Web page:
Peach jelly captures all the delicious flavor of summer peaches in an easy-to-make preserve. While peaches are only around for a few short months, peach jelly is perfect for year-round enjoyment.
Peach jelly can be made with fresh peaches, but it’s also the perfect way to use up extra peach scraps around the kitchen. When you’re canning peaches, making peach jam or simply making a peach pie, there’s plenty of peach peels left over. It seems a shame to commit them all to the compost bin when they still have one more tasty gift to give.
While peach jelly doesn’t have to start with peach peels, that’s definitely the most economical way to make it. Keep in mind that Peaches are a high spray fruit, and it’s best to use organic peaches in the kitchen whenever possible.
If you’re using conventional peaches, I don’t recommend using peach peels for making peach jelly. Instead, just peel a peach and use the interior flesh, following this same recipe.
Whether you’re using scrap peach peels or fresh peaches, the process of making peach jelly is the same. Start by extracting the peach juice.
In a large stainless steel saucepan, place either the peeled peach flesh or peach peels and scraps. Add about 1/2 cup water for each pound of fresh peaches, or if using peels, add just enough water to fully cover the peach peels. For each cup of peach juice, you’ll need about 3 medium peaches (about 1 lb) or 3-4 cups of peach peels.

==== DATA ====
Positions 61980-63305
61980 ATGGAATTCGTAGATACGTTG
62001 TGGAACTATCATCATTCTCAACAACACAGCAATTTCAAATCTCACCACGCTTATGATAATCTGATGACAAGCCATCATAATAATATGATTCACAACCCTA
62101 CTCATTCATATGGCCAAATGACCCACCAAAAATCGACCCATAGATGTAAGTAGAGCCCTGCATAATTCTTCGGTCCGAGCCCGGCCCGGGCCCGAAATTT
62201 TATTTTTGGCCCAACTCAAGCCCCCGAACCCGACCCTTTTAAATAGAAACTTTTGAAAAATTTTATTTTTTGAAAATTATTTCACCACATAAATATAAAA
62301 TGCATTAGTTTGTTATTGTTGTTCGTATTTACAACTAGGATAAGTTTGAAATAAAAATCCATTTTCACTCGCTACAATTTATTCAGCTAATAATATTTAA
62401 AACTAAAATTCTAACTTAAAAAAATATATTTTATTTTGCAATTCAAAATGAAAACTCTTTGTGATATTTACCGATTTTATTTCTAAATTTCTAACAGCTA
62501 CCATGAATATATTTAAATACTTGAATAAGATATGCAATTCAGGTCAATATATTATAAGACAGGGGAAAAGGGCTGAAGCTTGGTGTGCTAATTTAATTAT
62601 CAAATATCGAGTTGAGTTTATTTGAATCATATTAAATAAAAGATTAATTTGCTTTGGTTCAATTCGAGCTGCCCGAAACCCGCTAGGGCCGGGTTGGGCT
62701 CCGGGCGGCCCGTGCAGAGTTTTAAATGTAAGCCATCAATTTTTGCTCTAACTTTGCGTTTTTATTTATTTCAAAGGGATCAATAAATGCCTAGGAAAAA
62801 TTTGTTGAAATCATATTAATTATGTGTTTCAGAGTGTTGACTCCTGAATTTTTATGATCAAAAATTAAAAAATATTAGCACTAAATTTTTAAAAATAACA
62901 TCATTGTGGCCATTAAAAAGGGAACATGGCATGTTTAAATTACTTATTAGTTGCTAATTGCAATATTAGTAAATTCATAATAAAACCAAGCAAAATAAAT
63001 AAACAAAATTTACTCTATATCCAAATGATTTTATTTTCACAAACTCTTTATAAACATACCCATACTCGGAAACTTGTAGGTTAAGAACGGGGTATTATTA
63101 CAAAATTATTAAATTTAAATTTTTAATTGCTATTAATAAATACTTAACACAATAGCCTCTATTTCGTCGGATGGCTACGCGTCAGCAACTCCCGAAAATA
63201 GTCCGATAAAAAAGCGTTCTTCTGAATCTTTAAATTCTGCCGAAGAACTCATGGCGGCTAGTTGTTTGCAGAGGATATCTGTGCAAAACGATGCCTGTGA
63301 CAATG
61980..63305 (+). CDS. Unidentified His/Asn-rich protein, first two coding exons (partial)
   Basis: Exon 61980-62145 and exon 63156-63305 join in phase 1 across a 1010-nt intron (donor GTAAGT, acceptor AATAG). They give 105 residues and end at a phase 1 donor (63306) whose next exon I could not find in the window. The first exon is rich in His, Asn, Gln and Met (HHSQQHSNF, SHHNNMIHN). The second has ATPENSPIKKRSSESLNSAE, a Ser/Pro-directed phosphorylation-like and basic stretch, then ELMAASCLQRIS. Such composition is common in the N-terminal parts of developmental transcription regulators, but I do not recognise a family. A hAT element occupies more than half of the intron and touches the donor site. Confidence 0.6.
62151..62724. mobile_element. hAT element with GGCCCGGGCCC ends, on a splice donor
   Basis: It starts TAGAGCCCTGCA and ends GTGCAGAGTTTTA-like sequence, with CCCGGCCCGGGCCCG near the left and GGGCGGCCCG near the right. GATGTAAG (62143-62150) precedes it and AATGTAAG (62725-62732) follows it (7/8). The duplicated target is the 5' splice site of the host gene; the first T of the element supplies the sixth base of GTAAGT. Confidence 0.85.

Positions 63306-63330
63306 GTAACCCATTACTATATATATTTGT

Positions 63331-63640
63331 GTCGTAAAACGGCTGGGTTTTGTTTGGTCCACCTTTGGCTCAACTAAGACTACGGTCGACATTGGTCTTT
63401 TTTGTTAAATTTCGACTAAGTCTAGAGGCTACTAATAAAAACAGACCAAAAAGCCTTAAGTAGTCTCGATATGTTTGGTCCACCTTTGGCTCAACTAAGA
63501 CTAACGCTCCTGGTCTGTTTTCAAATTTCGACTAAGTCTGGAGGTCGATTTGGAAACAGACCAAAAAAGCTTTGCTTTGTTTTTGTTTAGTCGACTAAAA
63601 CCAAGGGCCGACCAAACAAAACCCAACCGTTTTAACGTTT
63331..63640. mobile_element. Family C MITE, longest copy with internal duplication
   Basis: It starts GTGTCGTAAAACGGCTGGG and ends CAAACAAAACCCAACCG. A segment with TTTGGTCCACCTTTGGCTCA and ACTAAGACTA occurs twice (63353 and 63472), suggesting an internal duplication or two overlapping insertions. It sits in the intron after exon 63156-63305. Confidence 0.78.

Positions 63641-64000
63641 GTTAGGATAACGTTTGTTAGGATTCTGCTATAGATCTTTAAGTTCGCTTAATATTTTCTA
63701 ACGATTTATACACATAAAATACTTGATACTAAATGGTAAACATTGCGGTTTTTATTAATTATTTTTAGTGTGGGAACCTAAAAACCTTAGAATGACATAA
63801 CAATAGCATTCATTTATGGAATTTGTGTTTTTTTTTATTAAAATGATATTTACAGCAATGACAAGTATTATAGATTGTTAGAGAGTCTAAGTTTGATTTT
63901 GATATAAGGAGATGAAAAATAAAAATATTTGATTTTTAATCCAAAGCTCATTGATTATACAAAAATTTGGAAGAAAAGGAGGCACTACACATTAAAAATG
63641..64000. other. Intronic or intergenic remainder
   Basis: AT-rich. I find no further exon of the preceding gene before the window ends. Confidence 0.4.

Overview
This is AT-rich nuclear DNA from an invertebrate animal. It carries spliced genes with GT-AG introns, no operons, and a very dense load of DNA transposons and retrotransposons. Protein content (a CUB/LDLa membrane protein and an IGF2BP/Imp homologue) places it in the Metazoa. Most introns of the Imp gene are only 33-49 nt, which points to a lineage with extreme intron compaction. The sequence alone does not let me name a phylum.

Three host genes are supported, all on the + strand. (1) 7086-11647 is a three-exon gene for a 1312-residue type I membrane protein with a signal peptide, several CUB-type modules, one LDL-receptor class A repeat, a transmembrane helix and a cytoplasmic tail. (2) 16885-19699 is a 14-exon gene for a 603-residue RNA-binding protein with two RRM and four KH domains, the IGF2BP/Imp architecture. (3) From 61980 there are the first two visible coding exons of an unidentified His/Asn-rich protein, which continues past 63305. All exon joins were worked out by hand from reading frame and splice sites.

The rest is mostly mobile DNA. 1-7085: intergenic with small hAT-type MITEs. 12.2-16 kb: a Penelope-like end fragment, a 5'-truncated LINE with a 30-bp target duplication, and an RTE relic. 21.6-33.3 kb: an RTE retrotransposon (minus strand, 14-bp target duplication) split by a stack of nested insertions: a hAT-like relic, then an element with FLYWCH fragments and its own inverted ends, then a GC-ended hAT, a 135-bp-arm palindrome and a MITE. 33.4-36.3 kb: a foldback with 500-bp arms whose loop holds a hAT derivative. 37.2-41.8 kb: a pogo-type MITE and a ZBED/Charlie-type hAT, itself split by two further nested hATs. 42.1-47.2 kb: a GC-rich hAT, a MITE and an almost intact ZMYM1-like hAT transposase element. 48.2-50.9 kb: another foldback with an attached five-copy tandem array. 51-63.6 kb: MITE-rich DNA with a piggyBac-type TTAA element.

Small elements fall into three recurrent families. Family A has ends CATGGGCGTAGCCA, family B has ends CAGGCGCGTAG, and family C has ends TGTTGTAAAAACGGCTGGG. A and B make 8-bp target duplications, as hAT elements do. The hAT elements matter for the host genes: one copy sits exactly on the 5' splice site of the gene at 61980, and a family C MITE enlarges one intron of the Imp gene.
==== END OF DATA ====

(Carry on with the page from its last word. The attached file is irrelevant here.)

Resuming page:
Bring the mixture to a boil over high heat, and then reduce to a low simmer. Cook about 20-30 minutes, until peaches are thoroughly softened. Mashing occasionally with a spoon helps them release their juices.
Strain the mixture overnight in a jelly bag or through several layers of dampened cheesecloth for the highest yield. Or, simply scoop out as many solids as possible with a slotted spoon and quickly pour the mixture through a fine-mesh strainer.
Next, measure the strained peach juice. A “batch” is three cups of strained peach juice. Add the measured peach juice back into a clean jam pot. For every three cups of peach juice, you’ll need to add 1/2 cup lemon juice, 5 cups granulated sugar, and 1 packet pectin.
That’ll give you the standard “high sugar” jelly that’s popular in old-fashioned canning kitchens as described in The Ball Complete Book of Home Preserving. It’s really sweet, but balanced by the tart lemon juice and it still has plenty of peach flavors.